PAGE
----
Adv Exp Med Biol. 2003;534:27-45.
Human embryonic or adult stem cells: an overview on ethics and perspectives for tissue engineering.
Henon PR.
Departement d'Hematologie and Institut de Recherche en Hematologie et Transfusion, Hopitaux de Mulhouse, 87 Avenue d'Altkirch, Mulhouse, France.

Over the past few years, research on animal and human stem cells has experienced tremendous advances which are almost daily loudly revealed to the public on the front-page of newspapers. The reason for such an enthusiasm over stem cells is that they could be used to cure patients suffering from spontaneous or injuries-related diseases that are due to particular types of cells functioning incorrectly, such as cardiomyopathy, diabetes mellitus, osteoporosis, cancers, Parkinson's disease, spinal cord injuries or genetic abnormalities. Currently, these diseases have slightly or non-efficient treatment options, and millions of people around the world are desperately waiting to be cured. Even if not any person with one of these diseases could potentially benefit from stem cell therapy, the new concept of "regenerative medicine" is unprecedented since it involves the regeneration of normal cells, tissues and organs which could allow to treat a patient whereby both, the immediate problem would be corrected and the normal physiological processes restored, without any need for subsequent drugs. However, conflicting ethical controversies surround this new medicine approach, inside and outside the medical community, especially when human embryonic stem cells (h-ESCs) are concerned. This ethical debate on clinical use of h-ESCs has recently encouraged.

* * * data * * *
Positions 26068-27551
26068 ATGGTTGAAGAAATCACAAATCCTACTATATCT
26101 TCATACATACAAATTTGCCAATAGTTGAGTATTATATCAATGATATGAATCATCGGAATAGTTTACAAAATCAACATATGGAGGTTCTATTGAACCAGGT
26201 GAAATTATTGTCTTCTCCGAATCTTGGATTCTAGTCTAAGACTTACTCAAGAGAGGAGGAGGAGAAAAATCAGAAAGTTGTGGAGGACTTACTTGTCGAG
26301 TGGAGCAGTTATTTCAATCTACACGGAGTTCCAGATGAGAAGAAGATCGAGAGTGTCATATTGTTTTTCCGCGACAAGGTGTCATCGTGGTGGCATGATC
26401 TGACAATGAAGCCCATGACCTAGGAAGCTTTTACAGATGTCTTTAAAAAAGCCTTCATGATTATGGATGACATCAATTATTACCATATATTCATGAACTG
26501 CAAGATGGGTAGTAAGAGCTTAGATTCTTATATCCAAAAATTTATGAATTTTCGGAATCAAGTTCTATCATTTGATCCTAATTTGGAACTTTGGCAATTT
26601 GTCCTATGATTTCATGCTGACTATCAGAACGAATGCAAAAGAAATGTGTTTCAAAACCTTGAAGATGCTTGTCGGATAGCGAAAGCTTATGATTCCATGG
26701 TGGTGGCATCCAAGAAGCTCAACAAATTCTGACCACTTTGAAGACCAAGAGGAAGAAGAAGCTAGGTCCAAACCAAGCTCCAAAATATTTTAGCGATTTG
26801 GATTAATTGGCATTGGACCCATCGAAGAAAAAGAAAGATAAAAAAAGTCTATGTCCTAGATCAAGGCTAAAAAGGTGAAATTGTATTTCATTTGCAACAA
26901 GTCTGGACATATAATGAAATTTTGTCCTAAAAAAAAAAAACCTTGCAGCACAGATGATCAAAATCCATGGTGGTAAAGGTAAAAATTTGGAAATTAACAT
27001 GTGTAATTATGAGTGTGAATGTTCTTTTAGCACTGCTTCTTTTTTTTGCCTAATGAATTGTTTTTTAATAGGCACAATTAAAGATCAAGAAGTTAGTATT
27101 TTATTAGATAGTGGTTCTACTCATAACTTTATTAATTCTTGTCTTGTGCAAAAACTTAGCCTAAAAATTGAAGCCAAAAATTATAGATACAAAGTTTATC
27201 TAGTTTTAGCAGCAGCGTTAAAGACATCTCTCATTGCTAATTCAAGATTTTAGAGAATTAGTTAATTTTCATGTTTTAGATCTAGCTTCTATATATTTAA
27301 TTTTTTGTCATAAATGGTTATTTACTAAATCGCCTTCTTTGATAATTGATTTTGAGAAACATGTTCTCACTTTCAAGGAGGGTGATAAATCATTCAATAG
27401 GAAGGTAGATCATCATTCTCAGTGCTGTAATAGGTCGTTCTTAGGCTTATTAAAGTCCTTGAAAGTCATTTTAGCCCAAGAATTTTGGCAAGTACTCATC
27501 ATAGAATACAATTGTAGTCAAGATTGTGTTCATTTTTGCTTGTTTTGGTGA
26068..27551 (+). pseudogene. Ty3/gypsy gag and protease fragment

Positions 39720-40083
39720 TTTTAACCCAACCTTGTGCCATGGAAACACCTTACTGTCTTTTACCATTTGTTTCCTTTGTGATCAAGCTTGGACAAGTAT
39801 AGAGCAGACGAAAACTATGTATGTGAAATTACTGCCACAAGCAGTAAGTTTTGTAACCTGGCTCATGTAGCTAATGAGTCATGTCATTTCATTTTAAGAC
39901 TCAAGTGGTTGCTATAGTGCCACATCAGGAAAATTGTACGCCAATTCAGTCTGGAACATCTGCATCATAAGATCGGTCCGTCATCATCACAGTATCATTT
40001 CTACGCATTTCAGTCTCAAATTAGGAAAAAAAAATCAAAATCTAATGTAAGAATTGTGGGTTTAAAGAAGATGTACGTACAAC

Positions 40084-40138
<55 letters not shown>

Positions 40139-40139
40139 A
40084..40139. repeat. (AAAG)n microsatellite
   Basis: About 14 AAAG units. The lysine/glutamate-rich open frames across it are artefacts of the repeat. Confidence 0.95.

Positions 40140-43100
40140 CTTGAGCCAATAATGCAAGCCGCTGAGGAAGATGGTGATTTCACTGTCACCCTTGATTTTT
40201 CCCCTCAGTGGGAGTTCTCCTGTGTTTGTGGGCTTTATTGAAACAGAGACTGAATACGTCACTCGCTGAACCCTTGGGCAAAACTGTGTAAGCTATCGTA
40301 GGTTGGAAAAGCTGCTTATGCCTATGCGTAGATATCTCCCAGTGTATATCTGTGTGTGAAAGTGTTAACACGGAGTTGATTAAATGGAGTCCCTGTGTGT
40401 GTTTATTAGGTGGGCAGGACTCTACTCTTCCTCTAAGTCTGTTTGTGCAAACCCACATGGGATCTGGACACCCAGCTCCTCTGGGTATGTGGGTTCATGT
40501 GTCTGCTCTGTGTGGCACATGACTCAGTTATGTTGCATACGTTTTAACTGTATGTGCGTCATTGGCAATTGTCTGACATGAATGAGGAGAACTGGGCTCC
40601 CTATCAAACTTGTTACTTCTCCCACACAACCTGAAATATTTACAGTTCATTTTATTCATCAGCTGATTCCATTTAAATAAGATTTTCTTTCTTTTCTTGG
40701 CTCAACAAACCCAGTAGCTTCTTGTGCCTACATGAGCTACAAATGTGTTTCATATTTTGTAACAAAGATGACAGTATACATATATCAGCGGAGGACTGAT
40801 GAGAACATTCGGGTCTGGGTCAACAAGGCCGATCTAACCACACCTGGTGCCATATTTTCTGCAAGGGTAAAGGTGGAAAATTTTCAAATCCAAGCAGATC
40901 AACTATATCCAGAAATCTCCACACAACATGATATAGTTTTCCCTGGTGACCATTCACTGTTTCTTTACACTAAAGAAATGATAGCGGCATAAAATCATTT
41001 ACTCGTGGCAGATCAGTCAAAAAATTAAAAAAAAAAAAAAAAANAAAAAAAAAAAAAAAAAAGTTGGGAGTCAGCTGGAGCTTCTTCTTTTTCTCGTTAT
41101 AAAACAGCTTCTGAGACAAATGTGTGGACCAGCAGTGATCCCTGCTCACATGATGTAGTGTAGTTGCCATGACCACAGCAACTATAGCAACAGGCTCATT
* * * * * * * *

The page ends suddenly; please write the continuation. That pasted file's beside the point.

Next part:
J Nucl Cardiol. 2003 Jul-Aug;10(4):403-12.
Stem cells and cardiovascular disease.
Abbott JD, Giordano FJ.

Several recent discoveries have shifted the paradigm that there is no potential for myocardial regeneration and have fueled enthusiasm for a new frontier in the treatment of cardiovascular disease-stem cells. Fundamental to this emerging field is the cumulative evidence that adult bone marrow stem cells can differentiate into a wide variety of cell types, including cardiac myocytes and endothelial cells. This phenomenon has been termed stem cell plasticity and is the basis for the explosive recent interest in stem cell-based therapies. Directed to cardiovascular disease, stem cell therapy holds the promise of replacing lost heart muscle and enhancing cardiovascular revascularization. Early evidence of the feasibility of stem cell therapy for cardiovascular disease came from a series of animal experiments demonstrating that adult stem cells could become cardiac muscle cells (myogenesis) and participate in the formation of new blood vessels (angiogenesis and vasculogenesis) in the heart after myocardial infarction. These findings have been rapidly translated to ongoing human trials, but many questions remain. This review focuses on the use of adult bone marrow-derived stem cells for the treatment of ischemic cardiovascular disease and will contrast how far we have come in a short time with how far we still need to go before stem cell therapy becomes routine in cardiovascular medicine.